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Dawson v. United States

February 23, 1996

RODNEY DAWSON,

PETITIONER-APPELLANT,

v.

UNITED STATES OF AMERICA,

RESPONDENT-APPELLEE.



Appeal from the United States District Court for the Central District of Illinois. No. 95 C 1043 -- Joe B. McDade, Judge.

Before CUMMINGS, FLAUM and DIANE P. WOOD, Circuit Judges.

CUMMINGS, Circuit Judge.

ARGUED JANUARY 12, 1996

DECIDED FEBRUARY 23, 1996

This case involves the question of whether a defendant who pleaded guilty to a criminal offense and entered into a stipulated judgment in a parallel civil forfeiture action, and is later sentenced in the criminal action, may challenge that sentence on double jeopardy grounds. The district court held that he could not and thus denied his 28 U.S.C. sec. 2255 motion for habeas corpus. We affirm the district court's decision.

Background

On December 4, 1991, defendant was indicted for conspiracy to distribute cocaine in violation of 21 U.S.C. secs. 841 and 846. He entered a plea of not guilty. On December 5, 1991, the government filed a civil forfeiture action in rem pursuant to 21 U.S.C. sec. 881(a)(7), seeking a forfeiture of defendant's residence in Peoria, Illinois. *fn1 The complaint was based on the same criminal conduct underlying the parallel criminal action, alleging that the residence was used to store cocaine and distribute hashish and marijuana in violation of federal drug laws.

In January 1993, defendant began simultaneous settlement negotiations with the U.S. Attorney for both the civil and criminal actions against him. The result was that on January 13, 1993, defendant pleaded guilty to the criminal action pursuant to a plea agreement and entered into a stipulated judgment of forfeiture in the civil action, under which he forfeited his residence to the United States. The stipulated judgment of forfeiture was filed with the district court on that day and was entered as a final judgment on January 22, 1993.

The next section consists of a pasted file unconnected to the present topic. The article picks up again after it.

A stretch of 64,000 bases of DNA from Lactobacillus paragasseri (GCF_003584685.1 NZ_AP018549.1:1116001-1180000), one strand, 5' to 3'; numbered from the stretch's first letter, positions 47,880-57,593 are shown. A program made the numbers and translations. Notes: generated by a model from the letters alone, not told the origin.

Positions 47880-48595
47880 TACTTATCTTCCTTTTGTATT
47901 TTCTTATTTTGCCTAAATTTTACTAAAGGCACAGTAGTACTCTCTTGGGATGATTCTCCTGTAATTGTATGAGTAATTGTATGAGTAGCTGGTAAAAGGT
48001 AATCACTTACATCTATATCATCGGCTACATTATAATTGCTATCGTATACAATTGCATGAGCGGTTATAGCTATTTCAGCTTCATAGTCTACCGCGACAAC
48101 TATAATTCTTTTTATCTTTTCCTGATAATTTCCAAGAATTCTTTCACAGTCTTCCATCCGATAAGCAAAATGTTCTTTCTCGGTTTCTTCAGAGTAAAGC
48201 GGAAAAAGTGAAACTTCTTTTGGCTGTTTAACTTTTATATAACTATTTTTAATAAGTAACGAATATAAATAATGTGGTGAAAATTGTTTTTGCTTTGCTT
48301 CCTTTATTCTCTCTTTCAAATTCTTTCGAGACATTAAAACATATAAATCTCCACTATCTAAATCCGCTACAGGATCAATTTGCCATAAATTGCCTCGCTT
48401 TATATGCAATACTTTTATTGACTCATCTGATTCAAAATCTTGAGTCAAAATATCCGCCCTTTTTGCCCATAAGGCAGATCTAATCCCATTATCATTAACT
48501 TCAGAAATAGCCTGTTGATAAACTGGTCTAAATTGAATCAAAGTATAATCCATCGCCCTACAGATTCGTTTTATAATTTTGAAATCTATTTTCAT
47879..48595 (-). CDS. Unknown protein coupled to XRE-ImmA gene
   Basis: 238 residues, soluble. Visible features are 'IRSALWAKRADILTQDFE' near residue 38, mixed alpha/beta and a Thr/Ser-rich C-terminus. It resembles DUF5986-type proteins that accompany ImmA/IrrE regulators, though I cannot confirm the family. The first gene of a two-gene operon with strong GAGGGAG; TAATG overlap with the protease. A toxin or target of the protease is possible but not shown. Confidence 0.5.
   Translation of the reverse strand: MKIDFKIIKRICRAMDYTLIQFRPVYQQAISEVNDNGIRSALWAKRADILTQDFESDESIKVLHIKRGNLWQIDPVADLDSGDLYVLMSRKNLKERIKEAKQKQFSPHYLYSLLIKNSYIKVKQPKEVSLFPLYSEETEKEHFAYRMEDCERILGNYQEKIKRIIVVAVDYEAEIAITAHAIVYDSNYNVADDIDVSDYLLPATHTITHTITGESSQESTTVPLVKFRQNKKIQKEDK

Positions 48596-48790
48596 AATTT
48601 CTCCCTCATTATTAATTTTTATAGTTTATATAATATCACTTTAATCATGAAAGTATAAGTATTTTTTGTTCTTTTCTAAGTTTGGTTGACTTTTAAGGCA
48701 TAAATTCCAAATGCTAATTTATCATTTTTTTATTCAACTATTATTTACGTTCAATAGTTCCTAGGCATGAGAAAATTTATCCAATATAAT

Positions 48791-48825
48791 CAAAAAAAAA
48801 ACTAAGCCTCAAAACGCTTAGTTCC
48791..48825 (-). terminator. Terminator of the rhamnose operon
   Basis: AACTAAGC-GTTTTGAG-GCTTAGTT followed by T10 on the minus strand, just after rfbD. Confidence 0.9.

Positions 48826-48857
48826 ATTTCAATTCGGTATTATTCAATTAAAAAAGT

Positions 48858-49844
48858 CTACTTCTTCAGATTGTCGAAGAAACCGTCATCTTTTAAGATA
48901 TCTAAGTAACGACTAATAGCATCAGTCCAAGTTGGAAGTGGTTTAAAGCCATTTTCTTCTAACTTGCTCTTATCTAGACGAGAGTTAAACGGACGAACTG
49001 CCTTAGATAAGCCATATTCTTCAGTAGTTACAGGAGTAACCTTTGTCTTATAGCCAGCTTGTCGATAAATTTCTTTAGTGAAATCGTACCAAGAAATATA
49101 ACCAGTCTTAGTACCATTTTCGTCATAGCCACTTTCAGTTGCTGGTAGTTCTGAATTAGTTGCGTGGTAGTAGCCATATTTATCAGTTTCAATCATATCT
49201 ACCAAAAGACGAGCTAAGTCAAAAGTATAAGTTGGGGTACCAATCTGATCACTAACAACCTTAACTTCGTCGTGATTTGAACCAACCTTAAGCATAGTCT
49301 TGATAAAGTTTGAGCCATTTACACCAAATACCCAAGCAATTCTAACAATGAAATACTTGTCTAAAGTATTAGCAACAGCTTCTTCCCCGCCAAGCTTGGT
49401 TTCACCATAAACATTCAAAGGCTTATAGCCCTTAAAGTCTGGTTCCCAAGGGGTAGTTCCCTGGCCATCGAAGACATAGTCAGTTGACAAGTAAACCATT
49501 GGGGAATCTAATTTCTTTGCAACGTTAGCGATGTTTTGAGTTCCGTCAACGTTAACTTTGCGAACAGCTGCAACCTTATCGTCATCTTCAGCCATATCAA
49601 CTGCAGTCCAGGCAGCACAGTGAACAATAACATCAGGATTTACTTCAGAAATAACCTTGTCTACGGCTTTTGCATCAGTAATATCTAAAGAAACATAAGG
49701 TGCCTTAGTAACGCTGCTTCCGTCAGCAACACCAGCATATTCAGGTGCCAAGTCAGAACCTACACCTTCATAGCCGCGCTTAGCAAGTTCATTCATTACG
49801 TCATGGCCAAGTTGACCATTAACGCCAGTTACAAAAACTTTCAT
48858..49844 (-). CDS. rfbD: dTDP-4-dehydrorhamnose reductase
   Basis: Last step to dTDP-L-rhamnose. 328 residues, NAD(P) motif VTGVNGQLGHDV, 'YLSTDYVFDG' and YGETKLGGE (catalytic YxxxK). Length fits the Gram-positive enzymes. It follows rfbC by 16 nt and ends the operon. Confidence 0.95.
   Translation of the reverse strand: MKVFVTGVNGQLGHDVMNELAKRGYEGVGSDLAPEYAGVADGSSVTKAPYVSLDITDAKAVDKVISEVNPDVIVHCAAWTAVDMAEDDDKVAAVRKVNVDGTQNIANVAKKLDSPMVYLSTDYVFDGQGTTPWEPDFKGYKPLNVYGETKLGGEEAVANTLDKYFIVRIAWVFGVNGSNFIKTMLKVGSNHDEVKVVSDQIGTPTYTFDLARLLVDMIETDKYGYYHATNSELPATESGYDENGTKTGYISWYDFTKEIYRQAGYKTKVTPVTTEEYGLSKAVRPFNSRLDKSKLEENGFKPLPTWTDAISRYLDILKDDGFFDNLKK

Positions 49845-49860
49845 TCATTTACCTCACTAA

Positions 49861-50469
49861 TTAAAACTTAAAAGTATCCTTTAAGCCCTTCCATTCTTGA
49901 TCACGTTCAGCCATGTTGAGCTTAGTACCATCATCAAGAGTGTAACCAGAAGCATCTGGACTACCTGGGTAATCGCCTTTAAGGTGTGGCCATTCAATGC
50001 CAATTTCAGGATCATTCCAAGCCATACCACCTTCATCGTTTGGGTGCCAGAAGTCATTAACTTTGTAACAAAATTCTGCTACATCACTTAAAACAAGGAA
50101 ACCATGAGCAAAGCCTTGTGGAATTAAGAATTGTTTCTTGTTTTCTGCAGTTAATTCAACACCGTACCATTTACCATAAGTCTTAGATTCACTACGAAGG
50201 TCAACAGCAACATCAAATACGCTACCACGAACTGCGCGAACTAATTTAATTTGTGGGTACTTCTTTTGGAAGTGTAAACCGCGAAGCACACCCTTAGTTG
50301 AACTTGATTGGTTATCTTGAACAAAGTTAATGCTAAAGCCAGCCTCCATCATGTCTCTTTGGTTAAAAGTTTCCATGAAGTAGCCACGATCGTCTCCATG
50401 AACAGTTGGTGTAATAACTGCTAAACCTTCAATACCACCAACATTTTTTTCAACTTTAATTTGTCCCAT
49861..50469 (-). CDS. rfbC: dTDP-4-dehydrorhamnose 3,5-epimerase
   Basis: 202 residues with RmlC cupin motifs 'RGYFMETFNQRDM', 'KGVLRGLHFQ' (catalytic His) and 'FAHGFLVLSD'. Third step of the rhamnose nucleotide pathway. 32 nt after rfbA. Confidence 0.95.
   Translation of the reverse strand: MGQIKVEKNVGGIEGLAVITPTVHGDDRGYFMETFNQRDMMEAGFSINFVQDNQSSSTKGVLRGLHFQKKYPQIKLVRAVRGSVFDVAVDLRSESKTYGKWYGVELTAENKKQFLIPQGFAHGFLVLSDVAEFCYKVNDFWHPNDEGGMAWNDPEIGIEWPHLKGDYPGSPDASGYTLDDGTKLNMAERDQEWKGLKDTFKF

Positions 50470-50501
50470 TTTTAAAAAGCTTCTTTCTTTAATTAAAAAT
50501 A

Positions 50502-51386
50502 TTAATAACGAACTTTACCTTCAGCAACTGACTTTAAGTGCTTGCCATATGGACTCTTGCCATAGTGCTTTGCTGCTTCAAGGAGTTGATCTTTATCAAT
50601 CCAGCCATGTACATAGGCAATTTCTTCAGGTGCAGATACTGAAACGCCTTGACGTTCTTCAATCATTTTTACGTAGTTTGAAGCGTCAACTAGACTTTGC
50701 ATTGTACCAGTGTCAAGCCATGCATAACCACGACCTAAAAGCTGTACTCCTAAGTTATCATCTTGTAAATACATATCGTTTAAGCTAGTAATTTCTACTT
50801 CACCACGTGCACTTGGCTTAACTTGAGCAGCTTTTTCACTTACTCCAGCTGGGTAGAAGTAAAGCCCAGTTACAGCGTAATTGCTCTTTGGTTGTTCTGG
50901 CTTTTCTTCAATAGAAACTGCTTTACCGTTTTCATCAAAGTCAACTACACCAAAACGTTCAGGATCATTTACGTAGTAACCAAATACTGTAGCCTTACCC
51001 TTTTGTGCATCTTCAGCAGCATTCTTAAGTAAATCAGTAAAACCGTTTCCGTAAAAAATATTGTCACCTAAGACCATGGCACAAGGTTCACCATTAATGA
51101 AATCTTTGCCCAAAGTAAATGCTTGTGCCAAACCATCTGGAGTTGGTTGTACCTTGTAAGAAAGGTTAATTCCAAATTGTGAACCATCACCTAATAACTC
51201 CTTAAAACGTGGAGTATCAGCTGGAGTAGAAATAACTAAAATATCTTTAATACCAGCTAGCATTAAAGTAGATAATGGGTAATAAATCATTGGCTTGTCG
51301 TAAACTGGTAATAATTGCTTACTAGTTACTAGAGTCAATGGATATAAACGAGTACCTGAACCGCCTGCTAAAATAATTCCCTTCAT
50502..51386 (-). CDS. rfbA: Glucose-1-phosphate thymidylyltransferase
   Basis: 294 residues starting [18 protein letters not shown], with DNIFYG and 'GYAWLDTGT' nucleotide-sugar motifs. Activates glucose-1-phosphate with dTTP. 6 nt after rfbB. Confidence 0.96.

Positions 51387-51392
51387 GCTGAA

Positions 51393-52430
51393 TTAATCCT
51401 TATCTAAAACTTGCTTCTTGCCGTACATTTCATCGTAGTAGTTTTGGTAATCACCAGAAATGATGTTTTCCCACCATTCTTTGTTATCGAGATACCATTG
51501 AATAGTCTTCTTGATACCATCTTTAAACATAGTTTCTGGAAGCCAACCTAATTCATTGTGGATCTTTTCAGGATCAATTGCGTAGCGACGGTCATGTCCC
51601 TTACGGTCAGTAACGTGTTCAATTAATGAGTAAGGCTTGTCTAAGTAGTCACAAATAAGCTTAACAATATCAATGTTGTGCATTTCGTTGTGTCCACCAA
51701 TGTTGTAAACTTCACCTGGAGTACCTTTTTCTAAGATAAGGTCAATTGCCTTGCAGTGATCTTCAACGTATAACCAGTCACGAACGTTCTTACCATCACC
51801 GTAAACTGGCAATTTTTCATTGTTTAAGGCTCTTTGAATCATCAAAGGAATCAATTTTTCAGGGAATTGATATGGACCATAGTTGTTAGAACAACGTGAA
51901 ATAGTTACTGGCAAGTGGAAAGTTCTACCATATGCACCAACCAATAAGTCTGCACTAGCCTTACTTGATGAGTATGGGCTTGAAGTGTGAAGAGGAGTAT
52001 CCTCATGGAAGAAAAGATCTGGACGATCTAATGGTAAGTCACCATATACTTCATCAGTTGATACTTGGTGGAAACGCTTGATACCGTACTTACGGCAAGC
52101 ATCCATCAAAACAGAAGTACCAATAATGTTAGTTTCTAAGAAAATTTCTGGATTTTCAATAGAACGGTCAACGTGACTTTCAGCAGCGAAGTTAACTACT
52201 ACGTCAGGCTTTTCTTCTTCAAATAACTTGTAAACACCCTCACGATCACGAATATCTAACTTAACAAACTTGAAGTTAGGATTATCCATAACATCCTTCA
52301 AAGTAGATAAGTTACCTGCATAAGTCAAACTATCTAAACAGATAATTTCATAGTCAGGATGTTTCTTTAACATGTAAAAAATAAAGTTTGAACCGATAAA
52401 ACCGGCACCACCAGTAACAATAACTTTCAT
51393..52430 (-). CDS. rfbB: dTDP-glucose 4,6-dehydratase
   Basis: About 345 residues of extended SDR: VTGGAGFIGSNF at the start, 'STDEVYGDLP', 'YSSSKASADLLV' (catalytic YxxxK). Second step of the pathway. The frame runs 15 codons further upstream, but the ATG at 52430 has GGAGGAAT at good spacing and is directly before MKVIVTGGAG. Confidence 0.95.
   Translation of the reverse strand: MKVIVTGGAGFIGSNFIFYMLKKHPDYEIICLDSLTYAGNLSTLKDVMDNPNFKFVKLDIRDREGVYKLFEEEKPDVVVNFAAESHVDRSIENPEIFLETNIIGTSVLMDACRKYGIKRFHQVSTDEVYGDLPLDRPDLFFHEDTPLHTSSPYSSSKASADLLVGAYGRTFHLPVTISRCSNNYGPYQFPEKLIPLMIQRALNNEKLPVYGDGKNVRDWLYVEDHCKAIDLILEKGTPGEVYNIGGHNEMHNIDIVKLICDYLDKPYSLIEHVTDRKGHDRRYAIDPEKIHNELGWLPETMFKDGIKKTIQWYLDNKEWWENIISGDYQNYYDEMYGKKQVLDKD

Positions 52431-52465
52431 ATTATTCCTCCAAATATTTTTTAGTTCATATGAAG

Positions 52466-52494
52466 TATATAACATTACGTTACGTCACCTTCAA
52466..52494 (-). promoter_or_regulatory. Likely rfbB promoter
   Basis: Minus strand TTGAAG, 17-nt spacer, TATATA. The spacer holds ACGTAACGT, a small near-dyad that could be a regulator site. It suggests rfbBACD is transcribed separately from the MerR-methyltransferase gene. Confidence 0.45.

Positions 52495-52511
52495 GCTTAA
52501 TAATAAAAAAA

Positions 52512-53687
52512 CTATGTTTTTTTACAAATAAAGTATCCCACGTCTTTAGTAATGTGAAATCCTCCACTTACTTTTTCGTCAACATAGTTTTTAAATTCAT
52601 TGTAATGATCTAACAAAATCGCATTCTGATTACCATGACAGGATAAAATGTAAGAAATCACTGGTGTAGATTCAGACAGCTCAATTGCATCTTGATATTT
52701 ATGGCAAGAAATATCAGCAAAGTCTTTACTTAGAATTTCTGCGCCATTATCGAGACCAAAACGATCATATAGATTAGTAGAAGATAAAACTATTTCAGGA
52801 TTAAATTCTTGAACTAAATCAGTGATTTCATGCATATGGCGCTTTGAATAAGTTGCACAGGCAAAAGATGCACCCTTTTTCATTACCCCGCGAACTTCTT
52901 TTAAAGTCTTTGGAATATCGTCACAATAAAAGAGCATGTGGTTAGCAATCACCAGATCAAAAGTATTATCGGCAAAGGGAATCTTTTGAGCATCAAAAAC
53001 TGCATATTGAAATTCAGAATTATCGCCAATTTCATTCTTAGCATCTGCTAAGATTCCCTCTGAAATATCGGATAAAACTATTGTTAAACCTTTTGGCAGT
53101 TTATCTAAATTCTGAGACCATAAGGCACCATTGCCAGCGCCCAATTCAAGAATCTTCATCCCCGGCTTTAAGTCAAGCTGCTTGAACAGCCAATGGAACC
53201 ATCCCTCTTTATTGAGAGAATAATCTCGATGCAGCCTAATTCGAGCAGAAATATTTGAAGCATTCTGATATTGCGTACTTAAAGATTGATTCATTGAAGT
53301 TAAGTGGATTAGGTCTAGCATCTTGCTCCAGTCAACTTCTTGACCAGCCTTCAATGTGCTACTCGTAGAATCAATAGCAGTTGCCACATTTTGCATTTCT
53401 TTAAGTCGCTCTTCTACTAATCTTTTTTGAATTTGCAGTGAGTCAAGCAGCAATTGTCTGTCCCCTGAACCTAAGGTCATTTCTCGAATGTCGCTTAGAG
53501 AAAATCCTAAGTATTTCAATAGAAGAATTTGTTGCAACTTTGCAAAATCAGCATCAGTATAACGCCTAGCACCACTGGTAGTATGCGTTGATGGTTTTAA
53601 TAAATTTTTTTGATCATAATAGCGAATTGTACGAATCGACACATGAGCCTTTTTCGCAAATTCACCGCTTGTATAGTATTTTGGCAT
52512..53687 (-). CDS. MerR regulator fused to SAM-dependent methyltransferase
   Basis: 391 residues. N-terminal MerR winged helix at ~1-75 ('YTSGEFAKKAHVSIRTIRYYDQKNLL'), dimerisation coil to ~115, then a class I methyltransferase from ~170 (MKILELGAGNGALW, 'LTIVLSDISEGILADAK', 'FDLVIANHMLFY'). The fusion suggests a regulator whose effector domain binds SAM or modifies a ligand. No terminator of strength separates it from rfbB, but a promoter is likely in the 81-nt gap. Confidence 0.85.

On October 8, 1993, defendant was sentenced in the criminal case to 105 months of imprisonment, followed by a ten-year term of supervised release. Defendant did not appeal either the civil forfeiture judgment or his criminal conviction. However, on February 13, 1995, he filed a motion to vacate the criminal sentence under 28 U.S.C. sec. 2255 on double jeopardy grounds. This motion was denied on May 11, 1995, and this appeal followed.

Discussion

Two years after he voluntarily pleaded guilty to criminal violations and forfeited his residence to the United States, defendant now contends that his criminal sentence was imposed in violation of the Double Jeopardy Clause of the Fifth Amendment. In order to follow defendant's argument, it is helpful to review the chronological order of the four relevant events: (1) defendant pleaded guilty and was convicted on January 13, 1993; (2) he simultaneously entered into a stipulated forfeiture judgment in the parallel civil action; (3) the judgment of civil forfeiture was entered January 22, 1993; (4) defendant was sentenced in October 1993. Defendant challenges only the fourth event, his sentencing.